Protection: If gophers live in your area you will have to plant your trees in gopher wire baskets (I make my own to whatever size I need). If other rodents are a problem (they may chew on the bark, stunting or even killing the tree) you may have to use various kinds of metal or plastic mouse guards. These should go several inches into the ground and should have gravel around them to deter digging.
Maintenance: Peaches are one of the higher maintenance fruits. They only fruit on one year old wood, so are commonly pruned annually to encourage new growth. They usually set a lot of fruit and often need serious thinning. They may also require spraying to keep pests and diseases in check.
Fertilizing: Usually the trees will get adequate nutrients from their mulch of compost or aged manure. If the plant doesn’t put on at least a foot of growth in a season (or has pale leaves) you might want to give it a source of nitrogen in spring. This should be done early in the year because later applications can encourage sappy growth that is vulnerable to frost damage.
Watering: The trees should be given a steady supply of moisture for best growth and fruiting (though I don’t water mine at all and they produce wonderful fruit). Avoid irregular watering as an abundance of moisture after a drought can cause fruit to split. Drip irrigation works best as it is not good to get the leaves of fruit wet (it can cause disease).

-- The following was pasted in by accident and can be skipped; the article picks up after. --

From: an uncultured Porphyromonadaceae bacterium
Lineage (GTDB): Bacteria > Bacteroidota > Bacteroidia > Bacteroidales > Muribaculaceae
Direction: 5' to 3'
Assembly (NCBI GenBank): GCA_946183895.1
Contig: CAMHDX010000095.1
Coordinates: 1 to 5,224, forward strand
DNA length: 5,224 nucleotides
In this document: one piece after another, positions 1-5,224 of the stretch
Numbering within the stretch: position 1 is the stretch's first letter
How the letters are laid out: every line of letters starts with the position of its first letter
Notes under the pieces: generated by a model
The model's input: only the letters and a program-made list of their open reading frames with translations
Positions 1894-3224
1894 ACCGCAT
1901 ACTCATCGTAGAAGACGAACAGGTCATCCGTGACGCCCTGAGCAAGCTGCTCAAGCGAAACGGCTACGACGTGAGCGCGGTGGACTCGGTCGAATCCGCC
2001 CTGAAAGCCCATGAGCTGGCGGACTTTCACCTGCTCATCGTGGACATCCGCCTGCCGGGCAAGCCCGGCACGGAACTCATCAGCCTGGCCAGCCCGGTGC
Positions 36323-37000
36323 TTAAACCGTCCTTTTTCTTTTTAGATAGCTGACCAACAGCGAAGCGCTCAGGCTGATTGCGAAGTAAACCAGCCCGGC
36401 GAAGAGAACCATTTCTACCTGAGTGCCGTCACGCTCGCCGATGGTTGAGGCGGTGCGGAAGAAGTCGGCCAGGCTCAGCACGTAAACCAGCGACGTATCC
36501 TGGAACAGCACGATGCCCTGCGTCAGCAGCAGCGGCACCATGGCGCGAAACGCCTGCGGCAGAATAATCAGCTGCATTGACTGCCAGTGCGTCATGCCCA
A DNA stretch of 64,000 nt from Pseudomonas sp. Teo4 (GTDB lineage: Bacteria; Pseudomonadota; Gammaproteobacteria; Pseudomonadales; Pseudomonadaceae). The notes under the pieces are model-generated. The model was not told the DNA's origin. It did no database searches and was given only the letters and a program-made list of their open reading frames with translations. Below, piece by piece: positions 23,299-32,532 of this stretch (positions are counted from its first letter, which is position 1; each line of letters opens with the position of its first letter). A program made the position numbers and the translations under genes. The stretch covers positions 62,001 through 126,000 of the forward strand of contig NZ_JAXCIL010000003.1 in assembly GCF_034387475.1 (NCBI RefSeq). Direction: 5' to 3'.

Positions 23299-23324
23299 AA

Pollination: Most peaches are self-fertile and so are very reliable producers of fruit. This means you only need to plant one tree to get fruit. A few (Indian Blood) need pollination, in which case you should have at least two trees.
Thinning: These self fertile trees usually set so much fruit they need to be vigorously thinned to avoid overbearing and breakage of branches (also to avoid biennial bearing). I spend more time thinning the excess fruit than on any other Peach task. This is usually done when the fruit are about an inch in diameter (which should be 4-5 weeks after fruit set). It’s better to thin in several stages though, beginning when they are 1/3” in diameter and ending when they are 1” or so.